Northwestern University

Mon 4:00 PM

“A STIMulating Journey into Optogenetic Engineering: Harnessing the Power of Light to Control Calcium Signaling and Beyond”

When: Monday, May 1, 2017
4:00 PM - 5:00 PM  

Where: Ward Building, 5-230, 303 E. Chicago Avenue, Chicago, IL 60611 map it

Audience: Faculty/Staff - Student - Public - Post Docs/Docs - Graduate Students

Contact: Alexa Nash   312.503.4893

Group: Department of Pharmacology Seminars

Category: Lectures & Meetings


The Department of Pharmacology is pleased to welcome Dr. Yubin Zhou, Ph.D., Associate Professor & ACS Research Scholar, Department of Medical Physiology, Texas A&M University 

The following, is an overview of this seminar, as described by Dr.Zhou:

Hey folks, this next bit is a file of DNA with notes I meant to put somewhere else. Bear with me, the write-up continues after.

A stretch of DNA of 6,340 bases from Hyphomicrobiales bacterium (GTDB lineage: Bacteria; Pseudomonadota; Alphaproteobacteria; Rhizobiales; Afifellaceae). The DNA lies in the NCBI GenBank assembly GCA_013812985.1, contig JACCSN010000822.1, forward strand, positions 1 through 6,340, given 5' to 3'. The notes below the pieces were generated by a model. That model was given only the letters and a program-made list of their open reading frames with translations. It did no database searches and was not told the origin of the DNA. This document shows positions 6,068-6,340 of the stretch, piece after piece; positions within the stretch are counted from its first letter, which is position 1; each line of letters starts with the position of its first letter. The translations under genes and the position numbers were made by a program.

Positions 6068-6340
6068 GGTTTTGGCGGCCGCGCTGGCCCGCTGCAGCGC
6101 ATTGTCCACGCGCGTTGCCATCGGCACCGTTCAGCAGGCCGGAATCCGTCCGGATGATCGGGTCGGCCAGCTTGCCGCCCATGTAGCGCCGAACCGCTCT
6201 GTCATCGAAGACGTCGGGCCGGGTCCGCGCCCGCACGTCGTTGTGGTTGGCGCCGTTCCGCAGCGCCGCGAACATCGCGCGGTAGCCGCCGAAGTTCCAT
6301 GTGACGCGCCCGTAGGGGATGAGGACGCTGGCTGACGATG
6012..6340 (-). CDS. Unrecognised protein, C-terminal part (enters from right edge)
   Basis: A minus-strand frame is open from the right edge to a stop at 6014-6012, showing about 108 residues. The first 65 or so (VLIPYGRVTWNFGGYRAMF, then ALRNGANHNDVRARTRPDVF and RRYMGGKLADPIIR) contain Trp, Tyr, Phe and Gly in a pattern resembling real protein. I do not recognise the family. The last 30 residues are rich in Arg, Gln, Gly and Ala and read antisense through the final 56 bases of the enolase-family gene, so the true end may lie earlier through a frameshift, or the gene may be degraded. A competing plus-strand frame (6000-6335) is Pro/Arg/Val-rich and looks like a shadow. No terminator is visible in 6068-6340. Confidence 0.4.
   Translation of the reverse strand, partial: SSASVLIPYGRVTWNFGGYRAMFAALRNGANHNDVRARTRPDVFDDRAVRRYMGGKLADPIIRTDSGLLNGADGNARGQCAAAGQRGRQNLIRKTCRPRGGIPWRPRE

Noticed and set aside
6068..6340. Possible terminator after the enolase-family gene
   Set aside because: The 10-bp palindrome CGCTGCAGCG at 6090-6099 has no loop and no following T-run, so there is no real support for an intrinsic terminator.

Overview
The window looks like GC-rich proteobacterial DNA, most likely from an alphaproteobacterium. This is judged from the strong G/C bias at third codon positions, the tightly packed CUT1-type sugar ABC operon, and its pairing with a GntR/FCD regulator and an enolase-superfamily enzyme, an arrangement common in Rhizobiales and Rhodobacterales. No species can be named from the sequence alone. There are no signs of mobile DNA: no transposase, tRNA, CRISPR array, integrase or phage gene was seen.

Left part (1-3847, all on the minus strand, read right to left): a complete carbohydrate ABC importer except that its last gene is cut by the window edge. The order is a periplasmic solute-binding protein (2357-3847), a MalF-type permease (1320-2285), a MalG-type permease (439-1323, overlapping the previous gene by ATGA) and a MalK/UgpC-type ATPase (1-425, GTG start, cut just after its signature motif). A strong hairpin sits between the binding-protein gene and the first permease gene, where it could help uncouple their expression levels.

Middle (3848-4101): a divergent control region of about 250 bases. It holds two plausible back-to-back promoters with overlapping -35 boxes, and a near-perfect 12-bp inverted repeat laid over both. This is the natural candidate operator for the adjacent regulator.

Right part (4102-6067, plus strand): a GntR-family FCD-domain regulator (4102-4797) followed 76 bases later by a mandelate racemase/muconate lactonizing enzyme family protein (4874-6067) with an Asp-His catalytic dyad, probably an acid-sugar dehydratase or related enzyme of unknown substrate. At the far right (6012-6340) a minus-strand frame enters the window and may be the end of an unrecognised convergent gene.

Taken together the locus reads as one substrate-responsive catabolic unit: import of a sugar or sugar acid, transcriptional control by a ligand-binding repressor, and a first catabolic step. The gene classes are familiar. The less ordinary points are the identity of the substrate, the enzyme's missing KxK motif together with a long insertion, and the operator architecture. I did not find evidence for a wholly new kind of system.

The application of current channelrhodopsin-based optogenetic tools is limited by the lack of strict ion selectivity and the inability to extend the spectra sensitivity into the near-infrared (NIR) tissue transmissible range. Here we present an NIR-stimulable optogenetic platform based on the stromal interaction molecule 1 (STIM1) that selectively and remotely controls Ca2+ oscillations and Ca2+-dependent activities in mammalian cells. When coupled to upconversion nanoparticles, the optogenetic operation window is shifted from the visible range to NIR wavelengths to enable wireless and remote photoactivation of Ca2+-dependent signaling and optogenetic modulation of immunoinflammatory responses. In a mouse model of melanoma by using ovalbumin as surrogate tumor antigen, Opto-CRAC has been shown to act as a genetically-encoded “photoactivatable adjuvant” to improve antigen-specific immune responses to specifically destruct tumor cells. In addition, we have extended optogenetic engineering approaches to photomanipulate membrane contact sites that play critical roles in controlling lipid metabolism and calcium signaling. We created a set of novel tools to reversibly control the formation of membrane contact sites at high spatiotemporal resolution. This optogenetic tool opens new opportunities for i) dynamically examining lipid-protein interaction by a simple grafting approach; ii) delivering proteins of interest to this specialized subcellular compartment; and iii) screening protein and chemical modulators that are involved in maintaining and remodeling ER-PM junctions. Our study represents a solid step forward towards the goal of achieving remote control of Ca2+-modulated activities at membrane contact sites with tailored function. Finally, we will report our recent progress in developing novel optogenetic platforms that can be used as modular scaffolds to control protein function with light.

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